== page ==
Mathias Larsen’s review published on Letterboxd:
Best Adapted Screenplay
Best International Feature
“It didn’t sound like he was lying…
I don’t know if it’s the truth, but he was telling you what was true to him.. I can tell. Because I grew up among liars. I had to discern it or I couldn’t survive.”
That Saab giving me a cerebral hemorrhage, why the car so sexy?
Kinda crazy how the opening credits started 40 minutes into the runtime? Ryosuke Hamaguchi a menace for that. Never seen a Hamaguchi movie before, but somehow it met my expectations of both being very well made, intriguing and also a bit boring.. while the pacing isn’t bad the massive runtime and somber feel can be too much for some viewers I think.
I definitely enjoyed the experience, It took some interesting turns, using subversion in a earned way and not for shock value. Haven’t read the short story by Murakami, but I do know of his work. There’s courage in making something like this without some trick or distraction for the audience. It makes you feel distant but also exposed to everything going on. It feels surreal while being very grounded to the themes of grief, loss and acceptance.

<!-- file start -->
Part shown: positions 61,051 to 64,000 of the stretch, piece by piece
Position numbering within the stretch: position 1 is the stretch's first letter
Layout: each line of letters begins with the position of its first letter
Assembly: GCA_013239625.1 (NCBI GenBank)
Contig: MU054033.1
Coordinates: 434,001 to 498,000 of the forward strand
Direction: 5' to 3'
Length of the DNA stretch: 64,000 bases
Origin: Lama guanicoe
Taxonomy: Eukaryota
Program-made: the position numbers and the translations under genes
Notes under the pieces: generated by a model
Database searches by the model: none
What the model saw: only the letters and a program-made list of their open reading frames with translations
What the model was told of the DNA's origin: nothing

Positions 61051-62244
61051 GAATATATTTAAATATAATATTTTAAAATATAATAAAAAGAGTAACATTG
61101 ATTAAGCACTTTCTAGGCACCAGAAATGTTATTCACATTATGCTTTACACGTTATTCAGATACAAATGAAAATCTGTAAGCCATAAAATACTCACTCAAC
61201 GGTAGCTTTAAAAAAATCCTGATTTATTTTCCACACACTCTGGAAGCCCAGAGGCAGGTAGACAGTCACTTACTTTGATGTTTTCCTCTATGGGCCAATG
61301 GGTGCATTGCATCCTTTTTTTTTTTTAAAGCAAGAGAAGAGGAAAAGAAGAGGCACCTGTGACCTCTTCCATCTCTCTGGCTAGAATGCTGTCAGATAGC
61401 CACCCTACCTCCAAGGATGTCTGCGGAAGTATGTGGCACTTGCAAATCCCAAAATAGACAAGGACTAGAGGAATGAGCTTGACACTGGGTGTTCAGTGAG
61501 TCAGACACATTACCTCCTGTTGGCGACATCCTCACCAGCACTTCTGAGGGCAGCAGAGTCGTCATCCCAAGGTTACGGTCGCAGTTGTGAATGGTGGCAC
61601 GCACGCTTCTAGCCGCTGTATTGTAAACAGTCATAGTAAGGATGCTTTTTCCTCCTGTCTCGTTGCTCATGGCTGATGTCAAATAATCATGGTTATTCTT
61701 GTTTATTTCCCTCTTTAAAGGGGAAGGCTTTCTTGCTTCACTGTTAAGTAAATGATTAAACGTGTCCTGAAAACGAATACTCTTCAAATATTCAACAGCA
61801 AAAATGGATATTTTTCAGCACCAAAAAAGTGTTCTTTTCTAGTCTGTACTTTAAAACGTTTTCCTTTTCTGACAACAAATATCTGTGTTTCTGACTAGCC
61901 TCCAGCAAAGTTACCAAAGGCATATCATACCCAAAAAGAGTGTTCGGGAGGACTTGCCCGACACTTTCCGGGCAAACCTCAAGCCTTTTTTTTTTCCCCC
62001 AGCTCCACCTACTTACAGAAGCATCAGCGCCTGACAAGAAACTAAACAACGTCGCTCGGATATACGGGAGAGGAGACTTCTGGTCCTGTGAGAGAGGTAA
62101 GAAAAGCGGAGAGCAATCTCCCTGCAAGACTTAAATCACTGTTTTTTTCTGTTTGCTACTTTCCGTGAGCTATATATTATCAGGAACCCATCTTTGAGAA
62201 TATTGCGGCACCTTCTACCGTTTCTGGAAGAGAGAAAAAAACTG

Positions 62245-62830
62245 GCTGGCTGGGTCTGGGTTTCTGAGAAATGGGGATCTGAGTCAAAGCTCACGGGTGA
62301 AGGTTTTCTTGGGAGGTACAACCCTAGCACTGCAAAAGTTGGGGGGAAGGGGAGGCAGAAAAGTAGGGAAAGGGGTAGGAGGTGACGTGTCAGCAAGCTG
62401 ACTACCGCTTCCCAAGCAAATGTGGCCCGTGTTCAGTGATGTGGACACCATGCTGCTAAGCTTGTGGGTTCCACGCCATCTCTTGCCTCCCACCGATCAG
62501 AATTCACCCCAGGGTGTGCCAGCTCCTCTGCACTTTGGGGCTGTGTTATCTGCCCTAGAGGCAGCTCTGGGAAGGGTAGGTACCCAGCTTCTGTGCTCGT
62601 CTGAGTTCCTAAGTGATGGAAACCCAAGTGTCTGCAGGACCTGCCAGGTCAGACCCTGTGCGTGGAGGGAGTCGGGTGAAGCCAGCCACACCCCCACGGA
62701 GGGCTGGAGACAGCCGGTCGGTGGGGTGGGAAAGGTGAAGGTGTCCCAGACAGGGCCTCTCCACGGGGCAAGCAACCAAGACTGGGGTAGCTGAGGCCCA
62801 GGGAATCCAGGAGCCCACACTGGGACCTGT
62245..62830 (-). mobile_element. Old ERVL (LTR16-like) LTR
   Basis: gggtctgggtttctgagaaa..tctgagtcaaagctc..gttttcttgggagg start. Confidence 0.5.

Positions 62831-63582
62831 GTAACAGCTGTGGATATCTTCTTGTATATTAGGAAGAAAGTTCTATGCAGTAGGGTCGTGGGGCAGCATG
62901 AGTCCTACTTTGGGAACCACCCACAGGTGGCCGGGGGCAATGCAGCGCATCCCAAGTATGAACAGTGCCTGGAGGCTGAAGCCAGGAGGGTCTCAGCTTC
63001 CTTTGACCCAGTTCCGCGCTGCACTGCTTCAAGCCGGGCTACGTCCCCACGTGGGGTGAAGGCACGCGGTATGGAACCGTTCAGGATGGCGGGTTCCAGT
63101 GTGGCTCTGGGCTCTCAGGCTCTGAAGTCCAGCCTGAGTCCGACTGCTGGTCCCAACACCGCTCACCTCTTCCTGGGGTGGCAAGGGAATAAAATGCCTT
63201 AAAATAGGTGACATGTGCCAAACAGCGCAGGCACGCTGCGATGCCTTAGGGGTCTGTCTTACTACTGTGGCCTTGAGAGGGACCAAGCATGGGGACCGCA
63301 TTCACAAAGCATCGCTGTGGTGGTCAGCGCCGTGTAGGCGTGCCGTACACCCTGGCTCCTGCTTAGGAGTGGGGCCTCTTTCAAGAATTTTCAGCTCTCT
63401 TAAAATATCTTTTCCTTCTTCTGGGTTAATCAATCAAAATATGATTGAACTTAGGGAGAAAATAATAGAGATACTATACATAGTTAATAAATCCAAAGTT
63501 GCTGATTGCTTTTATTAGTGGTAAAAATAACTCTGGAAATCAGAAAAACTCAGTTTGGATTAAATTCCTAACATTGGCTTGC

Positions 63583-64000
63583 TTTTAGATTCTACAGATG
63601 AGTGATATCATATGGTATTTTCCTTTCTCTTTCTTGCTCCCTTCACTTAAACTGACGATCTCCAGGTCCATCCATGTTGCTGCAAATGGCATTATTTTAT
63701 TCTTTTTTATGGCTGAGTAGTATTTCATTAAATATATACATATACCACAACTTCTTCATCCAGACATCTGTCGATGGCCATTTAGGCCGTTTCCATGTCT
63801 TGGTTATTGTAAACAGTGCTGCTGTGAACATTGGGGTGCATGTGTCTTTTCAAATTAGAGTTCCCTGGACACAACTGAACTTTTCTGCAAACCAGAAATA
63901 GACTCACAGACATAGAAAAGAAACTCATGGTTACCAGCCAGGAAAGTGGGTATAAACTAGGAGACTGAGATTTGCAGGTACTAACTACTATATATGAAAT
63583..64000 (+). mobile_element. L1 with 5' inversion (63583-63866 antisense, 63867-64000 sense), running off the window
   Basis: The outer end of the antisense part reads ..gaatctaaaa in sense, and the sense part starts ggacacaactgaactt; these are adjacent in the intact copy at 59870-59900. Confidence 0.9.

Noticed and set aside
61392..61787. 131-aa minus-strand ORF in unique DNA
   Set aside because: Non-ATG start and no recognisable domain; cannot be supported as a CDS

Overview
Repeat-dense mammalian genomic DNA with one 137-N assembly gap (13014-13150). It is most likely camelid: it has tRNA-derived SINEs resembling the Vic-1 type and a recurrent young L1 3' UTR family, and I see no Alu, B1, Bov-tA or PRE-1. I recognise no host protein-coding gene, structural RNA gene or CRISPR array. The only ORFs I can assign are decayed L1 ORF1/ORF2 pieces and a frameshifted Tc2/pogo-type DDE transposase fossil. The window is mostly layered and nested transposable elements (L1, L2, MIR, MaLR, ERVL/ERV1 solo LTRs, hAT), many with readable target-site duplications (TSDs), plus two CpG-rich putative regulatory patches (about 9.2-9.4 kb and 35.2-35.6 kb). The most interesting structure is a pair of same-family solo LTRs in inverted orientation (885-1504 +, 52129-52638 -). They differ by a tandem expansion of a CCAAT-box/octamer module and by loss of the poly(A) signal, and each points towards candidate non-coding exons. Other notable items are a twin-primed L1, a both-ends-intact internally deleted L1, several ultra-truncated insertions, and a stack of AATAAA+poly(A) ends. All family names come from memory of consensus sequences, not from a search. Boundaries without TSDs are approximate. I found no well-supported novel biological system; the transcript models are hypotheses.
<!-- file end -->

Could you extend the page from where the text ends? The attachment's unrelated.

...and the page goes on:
The cinematography is of course great and especially the camerawork, very fluid. Any movie taking on subject matters like this will be felt by many but this was a rather strange experience, I felt weirdly calm afterwards.. I think the movie made me feel content about an array of subjects.. I’m not sure how to explain it without spoiling some very important aspects of the movie.
While I definitely want The Worst Person in The World to win Best International.. This might just deserve it more, I think this could open doors for experimental and poetic filmmaking for many people.. and yes the runtime is intimidating and it’s not much comedy or ”action” it’s a deep dive into some really uncomfortable and real shit.